Deputy AG On Compliance And Lawyer’s Fiduciary Duties
Fresh from his remarks about not “piling on,” Deputy Attorney General Rod Rosenstein turned to the question of compliance and its impact. Threaded through the discussion were remarks about the fiduciary duties of lawyers advising firms. Remarks, Compliance Week’s 2018 Annual Conference for Compliance and Risk Professionals, Washington, D.C. (May 21, 2018)(here).
“Improving the business environment is a top priority . . .” of the Department of Justice, Mr. Rosenstein began. Lawyers, compliance officers and other risk professionals “are at the forefront of advising companies to ensure that businesses operate legally and honestly” which is a top priority of the Department.
Turning to the theme of fiduciary duties, Mr. Rosenstein, quoting former Attorney General Robert Jackson, noted that “most of the mistakes and major faults of our time are to be ascribed to a failure to observe the fiduciary principle, old in equity and recognized by law – the principle of trusteeship, without which our kind of society cannot permanently endure.” Respecting such duties is a two way street. It imposes obligations on those counseling business enterprises as well as attorneys at the Department of Justice. The latter are asked to defend the rule of law. The former “ask companies to act in accord with laws and regulations, even when doing so may be difficult or burdensome.”
Strong compliance programs, coupled with effective risk assessment, are critical tools in the overall effort, the Deputy AG stated. Compliance cannot only minimize risk, but help increase value. Effective compliance can aid in avoiding, or at least mitigating, risk. That in turn can aid in minimizing cost. Creating such programs is, if viewed in this context, an investment that creates value. Likewise, a firm which complies with the law attracts investors and business partners — firms want to do business with those perceived as acting in a lawful, honest, reliable way.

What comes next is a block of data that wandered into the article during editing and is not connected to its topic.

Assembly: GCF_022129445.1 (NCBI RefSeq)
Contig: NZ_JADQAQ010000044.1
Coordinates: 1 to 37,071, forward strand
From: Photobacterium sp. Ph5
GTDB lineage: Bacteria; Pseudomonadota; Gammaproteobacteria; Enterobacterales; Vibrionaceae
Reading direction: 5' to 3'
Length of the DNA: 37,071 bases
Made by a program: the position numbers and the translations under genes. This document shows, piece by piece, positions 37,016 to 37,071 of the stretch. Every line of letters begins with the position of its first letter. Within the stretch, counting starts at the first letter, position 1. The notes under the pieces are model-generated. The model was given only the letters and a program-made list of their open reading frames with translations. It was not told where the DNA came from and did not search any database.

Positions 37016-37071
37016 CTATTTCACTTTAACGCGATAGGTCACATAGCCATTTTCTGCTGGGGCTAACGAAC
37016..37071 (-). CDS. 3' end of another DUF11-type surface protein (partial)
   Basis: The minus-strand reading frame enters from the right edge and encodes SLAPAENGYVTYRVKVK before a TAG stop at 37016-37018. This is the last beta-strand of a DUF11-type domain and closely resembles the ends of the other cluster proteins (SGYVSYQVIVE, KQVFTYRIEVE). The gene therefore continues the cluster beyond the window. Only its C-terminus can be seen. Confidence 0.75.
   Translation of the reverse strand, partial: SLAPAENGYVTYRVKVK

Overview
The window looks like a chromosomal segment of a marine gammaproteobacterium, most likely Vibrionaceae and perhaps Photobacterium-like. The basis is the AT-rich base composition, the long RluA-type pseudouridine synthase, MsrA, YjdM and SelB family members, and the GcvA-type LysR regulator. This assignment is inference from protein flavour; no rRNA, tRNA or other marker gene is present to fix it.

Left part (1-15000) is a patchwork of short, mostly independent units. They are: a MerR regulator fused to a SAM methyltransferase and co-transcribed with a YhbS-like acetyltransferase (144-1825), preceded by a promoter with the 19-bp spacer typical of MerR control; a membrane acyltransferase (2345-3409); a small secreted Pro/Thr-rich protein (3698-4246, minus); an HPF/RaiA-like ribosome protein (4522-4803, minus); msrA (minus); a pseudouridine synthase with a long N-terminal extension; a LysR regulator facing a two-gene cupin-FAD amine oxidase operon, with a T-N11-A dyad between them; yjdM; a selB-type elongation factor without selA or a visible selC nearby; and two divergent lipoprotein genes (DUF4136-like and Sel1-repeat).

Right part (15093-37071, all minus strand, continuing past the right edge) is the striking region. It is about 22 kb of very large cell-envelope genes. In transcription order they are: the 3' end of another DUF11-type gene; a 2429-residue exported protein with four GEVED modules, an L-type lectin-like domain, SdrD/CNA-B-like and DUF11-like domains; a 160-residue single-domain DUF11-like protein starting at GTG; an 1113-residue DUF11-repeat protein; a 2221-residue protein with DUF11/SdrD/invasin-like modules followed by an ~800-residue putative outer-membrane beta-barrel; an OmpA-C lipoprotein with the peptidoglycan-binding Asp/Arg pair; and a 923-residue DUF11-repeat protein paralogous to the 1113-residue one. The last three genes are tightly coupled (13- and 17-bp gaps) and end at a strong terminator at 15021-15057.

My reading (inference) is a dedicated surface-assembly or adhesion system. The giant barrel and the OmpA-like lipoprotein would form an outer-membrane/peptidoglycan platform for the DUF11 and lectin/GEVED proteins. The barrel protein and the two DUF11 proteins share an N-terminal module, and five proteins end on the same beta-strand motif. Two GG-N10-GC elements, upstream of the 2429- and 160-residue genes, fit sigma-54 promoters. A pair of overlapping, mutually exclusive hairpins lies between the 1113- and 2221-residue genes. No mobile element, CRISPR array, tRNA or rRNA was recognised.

Compliance is not a separate or distinct goal from others of the business, according to the Deputy AG. To the contrary, Mr. Rosenstein emphasized, compliance must be “fully integrated into the corporate culture.” The compliance program, legal compliance and audit departments are not just groups of professionals but must be integral parts of the firm. Indeed, a “company that properly manages its risks through a robust and appropriate compliance function – one that grows along with the rest of the company – will remain ahead of the curve” he noted.
Not even the best compliance programs can halt every malfeasance or bad actor however. Yet those with less than effective programs are often “less likely to be able to make a voluntary disclosure that qualifies them for the most significant benefits under the [FCPA] Corporate Enforcement Policy. And they are less likely to stop the conduct before it becomes pervasive. Companies without adequate compliance programs need to undertake more dramatic efforts to remediate damage and change their culture,” according to Mr. Rosenstein.
While the Department does not have a rigid formula for assessing the effectiveness of corporate compliance, when a firm “comes under investigation” two key questions are posed: “First, what was the state of the compliance program at the time of the improper conduct? Second, what is the current state of the compliance function, after remediation. . .” The answer to these questions can have a significant impact.
In his remarks Mr. Rosenstein urged business enterprises, and perhaps more importantly the professionals who advise them, to focus on compliance. Citing the fiduciary duties of professionals in a manner which is reminiscent of the Commission’s long held gatekeeper theory which is bottomed on the ethical and professional obligations of attorneys, accountants and other market professionals, the Deputy AG encouraged professionals not just to install a system but to integrate it into the culture of the firm. That effort can have significant dividends he noted.
The dividends from effective compliance come not just in the form of cost savings from avoiding difficulties, but also since when there is an issue such firms are more likely to self-report and secure “significant benefits” from the Department. Indeed, since the Department assesses the state of compliance at the time any issue arises and then later after remediation, it is apparent that when approaching the government with an issue either as a self-report or from a subpoena, the beginning and end of the discussion should be compliance. Stated differently, the fact that the firm has built an effective, integrated compliance program should be the beginning of a conversation which places the issue in the proper context. The end of that conversation should be the improvements made to ensure against a repetition. A compliance system which supports that kind of report to the government or a regulator should reap the “significant benefits” the Deputy AG cited.